– Glenn Saldanha, Chairman and MD – Glenmark Pharmaceuticals
Budget 2016 has been a mixed bag overall
Budget 2016 has been a mixed bag overall. The focus on infrastructure, rural development and social sector spending are important catalysts for boosting the economy’s growth rate.
On the healthcare front, the budgetary emphasis on the sector was fairly muted. While certain initiatives such as the new health insurance scheme or the National Dialysis Services programme are good, perhaps a more holistic, well rounded thrust would have served the sector better in delivering good health to those in need of it.
The initial outlay of Rs 1,000 crores to fund higher education is simply not enough, given the huge gap and growing need for students to have access to high quality education. One hopes that the government will build upon this and expand access to higher education to a much larger section of society.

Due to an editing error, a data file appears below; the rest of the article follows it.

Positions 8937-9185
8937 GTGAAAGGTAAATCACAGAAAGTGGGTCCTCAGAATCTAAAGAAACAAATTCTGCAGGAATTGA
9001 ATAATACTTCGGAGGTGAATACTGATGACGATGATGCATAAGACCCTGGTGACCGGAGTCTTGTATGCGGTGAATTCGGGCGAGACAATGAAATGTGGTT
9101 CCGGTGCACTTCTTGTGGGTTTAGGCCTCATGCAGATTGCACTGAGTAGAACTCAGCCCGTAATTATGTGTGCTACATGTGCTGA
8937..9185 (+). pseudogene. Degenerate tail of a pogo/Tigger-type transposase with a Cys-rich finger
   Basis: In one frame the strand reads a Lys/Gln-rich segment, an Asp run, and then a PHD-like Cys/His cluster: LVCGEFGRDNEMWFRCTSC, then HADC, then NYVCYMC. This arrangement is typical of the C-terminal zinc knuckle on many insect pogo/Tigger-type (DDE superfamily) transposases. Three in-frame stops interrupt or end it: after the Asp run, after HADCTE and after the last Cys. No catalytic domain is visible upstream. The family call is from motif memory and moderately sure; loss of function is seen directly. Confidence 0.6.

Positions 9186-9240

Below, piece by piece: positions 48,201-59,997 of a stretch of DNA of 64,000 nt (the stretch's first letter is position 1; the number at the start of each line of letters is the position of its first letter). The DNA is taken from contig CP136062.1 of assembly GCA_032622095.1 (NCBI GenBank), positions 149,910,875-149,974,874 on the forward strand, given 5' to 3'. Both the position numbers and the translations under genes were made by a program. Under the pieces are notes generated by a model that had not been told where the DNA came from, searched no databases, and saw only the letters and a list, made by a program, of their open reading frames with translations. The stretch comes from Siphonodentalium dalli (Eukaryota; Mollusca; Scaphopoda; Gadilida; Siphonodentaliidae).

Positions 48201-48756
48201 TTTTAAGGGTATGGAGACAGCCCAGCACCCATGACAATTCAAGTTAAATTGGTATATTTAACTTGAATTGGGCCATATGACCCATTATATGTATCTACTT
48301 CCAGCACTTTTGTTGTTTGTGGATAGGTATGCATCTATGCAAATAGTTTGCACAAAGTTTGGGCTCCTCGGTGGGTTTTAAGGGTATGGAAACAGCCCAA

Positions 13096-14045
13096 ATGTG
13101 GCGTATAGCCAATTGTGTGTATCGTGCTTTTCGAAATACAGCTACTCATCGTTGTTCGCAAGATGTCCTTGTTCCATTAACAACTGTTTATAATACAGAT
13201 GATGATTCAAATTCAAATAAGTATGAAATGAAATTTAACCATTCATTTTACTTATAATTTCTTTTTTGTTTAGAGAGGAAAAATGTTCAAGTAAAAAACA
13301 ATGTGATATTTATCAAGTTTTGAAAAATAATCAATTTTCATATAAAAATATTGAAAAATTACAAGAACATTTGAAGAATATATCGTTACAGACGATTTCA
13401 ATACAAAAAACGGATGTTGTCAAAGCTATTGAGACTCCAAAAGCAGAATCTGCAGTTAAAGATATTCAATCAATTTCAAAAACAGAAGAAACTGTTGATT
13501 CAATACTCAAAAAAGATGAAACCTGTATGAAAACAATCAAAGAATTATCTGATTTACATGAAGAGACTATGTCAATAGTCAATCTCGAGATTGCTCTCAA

The plan to set up the National Board of Skill Development in partnership with industry and academia is definitely a step in the right direction. This move will foster an environment of understanding and collaboration that will ensure skill development is mapped to industry needs, thereby creating more job opportunities in the long run.
The finance minister began his speech by articulating the nine pillars on which his budget proposals were built, that would have a transformative impact on the economy and people. The social sector, including healthcare was in the top five. We now look forward to a positive impact on this important aspect of India’s growth story.
– Satish Reddy, Chairman, Dr Reddy’s Laboratories
The Budget will boost growth sentiments and revive the domestic economy